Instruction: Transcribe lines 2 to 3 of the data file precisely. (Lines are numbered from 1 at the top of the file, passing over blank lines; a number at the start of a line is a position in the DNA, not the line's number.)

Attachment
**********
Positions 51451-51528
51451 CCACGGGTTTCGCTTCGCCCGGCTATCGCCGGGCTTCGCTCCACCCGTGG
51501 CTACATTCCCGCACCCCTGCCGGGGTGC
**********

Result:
51451 CCACGGGTTTCGCTTCGCCCGGCTATCGCCGGGCTTCGCTCCACCCGTGG
51501 CTACATTCCCGCACCCCTGCCGGGGTGC